In an effort to bring youth into city government, Watertown Common Council members mulled the idea of creating a city youth advisory committee Tuesday night.
Watertown Mayor Emily McFarland said she heard recently from two youth members at a finance committee meeting and received letters of support from local school principals on the possibility of having such a committee.
“The goal is to have a youth advisory committee that serves both as a vehicle to bringing the youth into the city government process through opinion and active volunteerism as well as have a body with another voice at the table during strategy discussions,” McFarland said. “For me, acknowledging that the future of this community is in the youth and wanting to retain those youth here, this is a really easy way to involve them and bring them into the fold early on rather than when they graduate.”
She said having a youth advisory committee is not a new idea in the state or nation.
McFarland said the group would be composed of students entering eighth grade through 12th grade. She said the students could live in either Dodge or Jefferson counties and come from either public and private schools with traditional and nontraditional learning backgrounds.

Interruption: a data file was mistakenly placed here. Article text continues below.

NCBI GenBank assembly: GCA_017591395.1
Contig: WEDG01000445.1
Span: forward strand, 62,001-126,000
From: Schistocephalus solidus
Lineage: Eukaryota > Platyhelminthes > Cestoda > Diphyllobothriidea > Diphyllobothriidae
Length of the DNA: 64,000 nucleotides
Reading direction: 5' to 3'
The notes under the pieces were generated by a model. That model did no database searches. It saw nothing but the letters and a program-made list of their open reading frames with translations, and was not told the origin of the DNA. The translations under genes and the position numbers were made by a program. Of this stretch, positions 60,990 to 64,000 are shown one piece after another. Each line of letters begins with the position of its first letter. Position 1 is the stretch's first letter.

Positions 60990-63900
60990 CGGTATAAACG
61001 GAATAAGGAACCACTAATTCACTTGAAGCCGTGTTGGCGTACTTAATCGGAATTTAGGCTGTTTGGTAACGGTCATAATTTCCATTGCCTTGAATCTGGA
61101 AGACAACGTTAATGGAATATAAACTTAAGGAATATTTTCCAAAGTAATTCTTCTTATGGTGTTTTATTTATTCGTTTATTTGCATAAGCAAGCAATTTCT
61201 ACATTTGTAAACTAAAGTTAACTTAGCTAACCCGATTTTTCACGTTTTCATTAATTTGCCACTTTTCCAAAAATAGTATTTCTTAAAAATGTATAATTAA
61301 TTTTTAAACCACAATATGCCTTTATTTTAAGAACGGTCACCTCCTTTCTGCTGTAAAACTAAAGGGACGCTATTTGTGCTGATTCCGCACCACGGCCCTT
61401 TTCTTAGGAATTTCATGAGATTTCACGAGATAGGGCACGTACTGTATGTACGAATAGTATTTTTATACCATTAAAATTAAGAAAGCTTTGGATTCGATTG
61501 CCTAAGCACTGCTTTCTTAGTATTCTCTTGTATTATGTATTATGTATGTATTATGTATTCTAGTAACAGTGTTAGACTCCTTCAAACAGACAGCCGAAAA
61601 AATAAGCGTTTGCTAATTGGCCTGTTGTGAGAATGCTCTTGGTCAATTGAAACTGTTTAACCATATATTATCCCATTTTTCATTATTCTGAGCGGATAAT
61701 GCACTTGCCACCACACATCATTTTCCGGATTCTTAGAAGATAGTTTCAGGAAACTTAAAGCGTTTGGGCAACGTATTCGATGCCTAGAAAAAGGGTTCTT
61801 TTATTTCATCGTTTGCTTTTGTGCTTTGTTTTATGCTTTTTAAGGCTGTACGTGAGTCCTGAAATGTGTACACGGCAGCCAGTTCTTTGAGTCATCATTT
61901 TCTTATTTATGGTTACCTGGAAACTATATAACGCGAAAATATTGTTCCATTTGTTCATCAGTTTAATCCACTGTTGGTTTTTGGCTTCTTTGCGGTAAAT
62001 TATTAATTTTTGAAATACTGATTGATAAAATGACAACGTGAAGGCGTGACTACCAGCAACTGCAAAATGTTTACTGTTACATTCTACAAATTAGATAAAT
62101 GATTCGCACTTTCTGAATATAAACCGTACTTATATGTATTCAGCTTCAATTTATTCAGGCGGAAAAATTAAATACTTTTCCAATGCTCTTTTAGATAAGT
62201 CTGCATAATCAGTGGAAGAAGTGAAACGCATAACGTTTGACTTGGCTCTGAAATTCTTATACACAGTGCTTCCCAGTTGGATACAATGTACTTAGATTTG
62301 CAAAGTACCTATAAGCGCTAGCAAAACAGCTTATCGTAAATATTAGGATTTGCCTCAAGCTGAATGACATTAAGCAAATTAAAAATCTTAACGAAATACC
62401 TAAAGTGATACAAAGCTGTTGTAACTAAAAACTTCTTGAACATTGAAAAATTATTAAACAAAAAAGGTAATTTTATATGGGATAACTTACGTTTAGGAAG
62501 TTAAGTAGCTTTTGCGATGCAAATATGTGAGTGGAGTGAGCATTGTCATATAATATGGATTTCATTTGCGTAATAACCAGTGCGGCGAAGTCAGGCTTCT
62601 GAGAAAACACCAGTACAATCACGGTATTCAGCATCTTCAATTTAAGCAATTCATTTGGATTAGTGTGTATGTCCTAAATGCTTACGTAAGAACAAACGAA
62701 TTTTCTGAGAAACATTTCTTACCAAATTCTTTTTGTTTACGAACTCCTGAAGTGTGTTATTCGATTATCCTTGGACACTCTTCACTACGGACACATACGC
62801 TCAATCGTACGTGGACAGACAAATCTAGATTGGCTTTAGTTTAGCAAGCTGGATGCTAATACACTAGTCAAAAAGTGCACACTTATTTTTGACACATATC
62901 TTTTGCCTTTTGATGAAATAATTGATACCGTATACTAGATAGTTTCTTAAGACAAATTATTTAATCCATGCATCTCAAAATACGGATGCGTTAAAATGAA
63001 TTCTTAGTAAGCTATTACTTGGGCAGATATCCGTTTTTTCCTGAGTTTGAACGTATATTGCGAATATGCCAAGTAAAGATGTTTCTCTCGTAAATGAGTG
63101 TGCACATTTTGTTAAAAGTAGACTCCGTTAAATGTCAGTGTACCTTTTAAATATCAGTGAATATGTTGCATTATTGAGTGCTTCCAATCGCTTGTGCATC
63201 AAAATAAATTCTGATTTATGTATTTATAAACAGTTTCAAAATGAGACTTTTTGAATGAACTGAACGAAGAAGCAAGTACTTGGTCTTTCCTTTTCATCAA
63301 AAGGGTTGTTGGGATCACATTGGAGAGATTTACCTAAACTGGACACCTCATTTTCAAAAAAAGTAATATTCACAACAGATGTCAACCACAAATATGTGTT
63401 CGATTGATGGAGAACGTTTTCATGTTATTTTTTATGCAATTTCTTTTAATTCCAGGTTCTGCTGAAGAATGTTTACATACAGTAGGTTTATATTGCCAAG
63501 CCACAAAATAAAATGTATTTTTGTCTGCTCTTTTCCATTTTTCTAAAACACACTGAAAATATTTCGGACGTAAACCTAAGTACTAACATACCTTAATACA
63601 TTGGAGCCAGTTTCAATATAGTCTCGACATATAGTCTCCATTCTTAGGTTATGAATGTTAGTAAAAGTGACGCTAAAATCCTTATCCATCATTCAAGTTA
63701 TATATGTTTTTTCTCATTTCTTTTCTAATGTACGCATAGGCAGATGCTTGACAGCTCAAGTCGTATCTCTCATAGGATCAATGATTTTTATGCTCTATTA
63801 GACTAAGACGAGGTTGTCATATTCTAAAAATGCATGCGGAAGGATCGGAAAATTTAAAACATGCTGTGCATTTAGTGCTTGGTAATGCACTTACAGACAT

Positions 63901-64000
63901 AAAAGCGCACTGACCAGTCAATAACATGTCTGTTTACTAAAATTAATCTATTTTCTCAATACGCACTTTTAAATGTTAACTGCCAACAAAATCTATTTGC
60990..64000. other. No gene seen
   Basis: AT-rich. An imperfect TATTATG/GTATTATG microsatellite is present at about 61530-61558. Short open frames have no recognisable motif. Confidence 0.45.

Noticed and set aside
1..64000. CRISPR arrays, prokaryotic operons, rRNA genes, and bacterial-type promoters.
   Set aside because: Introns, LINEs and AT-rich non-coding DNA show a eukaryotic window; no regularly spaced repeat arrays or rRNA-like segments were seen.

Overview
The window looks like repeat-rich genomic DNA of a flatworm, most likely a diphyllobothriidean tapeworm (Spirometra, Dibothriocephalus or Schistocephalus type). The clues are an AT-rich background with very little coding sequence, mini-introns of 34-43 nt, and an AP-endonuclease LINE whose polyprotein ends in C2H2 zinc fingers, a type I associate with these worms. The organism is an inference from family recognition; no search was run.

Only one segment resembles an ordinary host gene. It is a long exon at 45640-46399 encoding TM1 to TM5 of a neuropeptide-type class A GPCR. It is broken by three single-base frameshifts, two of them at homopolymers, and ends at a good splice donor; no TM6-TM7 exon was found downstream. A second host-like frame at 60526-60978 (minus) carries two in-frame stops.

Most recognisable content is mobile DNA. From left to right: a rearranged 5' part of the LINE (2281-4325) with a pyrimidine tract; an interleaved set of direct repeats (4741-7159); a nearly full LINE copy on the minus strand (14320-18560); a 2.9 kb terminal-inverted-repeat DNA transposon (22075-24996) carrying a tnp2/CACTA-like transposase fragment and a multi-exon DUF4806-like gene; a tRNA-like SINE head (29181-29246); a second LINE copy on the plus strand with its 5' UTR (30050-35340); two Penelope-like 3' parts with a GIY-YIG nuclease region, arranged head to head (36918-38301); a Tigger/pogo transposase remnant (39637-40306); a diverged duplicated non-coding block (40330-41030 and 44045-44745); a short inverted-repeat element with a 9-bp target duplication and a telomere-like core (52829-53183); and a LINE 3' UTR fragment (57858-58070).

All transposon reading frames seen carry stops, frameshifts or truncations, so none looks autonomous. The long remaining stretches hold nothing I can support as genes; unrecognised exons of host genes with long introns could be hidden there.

The youth advisory committee will consist of seven members and two mentors, who will be the committee’s chair and vice chair of the group, McFarland said.
“I would feel comfortable if we had some verbiage in there (the ordinance) to ensure whoever the legal adults that sit as the chair and the vice chair have clean records,” alderman Eric Schmid said.
Schmid made a motion to table the youth advisory committee until more description is added to the ordinance.
“Clearly defining the roles of mentors and requirements would benefit the community as a whole to show we are safeguarding the youth and still incorporating them,” Schmid said.
The issue will likely come before the council at their next meeting.